Attrition in Japanese language learning at Central Queensland University
journal contributionposted on 2017-12-06, 00:00 authored by Carol FergusonCarol Ferguson, Peter GraingerPeter Grainger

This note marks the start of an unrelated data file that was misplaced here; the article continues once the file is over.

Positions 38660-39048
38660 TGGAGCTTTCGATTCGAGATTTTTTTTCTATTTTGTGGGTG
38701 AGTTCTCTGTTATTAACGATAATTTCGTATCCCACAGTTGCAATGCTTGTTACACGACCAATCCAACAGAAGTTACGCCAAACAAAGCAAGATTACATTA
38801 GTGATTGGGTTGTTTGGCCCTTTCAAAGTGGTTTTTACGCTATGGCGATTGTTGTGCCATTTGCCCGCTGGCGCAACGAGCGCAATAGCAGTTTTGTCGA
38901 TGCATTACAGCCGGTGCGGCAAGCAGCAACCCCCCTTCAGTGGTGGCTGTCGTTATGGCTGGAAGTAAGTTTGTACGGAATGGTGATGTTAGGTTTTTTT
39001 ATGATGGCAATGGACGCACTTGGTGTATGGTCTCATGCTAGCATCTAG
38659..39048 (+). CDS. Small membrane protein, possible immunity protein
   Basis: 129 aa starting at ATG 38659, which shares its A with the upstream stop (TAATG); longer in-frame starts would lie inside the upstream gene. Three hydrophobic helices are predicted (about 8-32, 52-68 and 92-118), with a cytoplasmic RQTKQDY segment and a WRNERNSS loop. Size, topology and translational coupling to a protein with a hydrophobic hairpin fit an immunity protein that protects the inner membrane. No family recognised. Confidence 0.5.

Attrition rates in foreign language learning are particularly high in Category Four (script-based) languages such as Japanese. In terms of orthography, this is due to the difficulty of Japanese for learners whose native language is based on the English alphabet. These difficulties often result in high levels of anxiety experienced by learners, particularly in the first six months of beginning study of these languages. However, despite attrition rates as high as 80% experienced by learners of Japanese in many universities (Anderson & Ramsay, 1999), the recent history of Japanese language learning at Central Queensland University (CQU) does not reflect this pattern of high attrition. Since the commencement of the Bachelor of Learning Management (BLM) (Japanese) degree, the attrition rate for learners of Japanese has averaged approximately 13%. This attrition rate in the BLM (Japanese) also contrasts with the average 20% attrition rate for other BLM programs. This study investigates possible reasons for this relatively low attrition rate. A number of significant factors are identified, in particular the teaching strategies, the design of the program and the relationships between students and instructors. This study has significant pedagogical implications for all programs of study within faculties of CQU and outside CQU.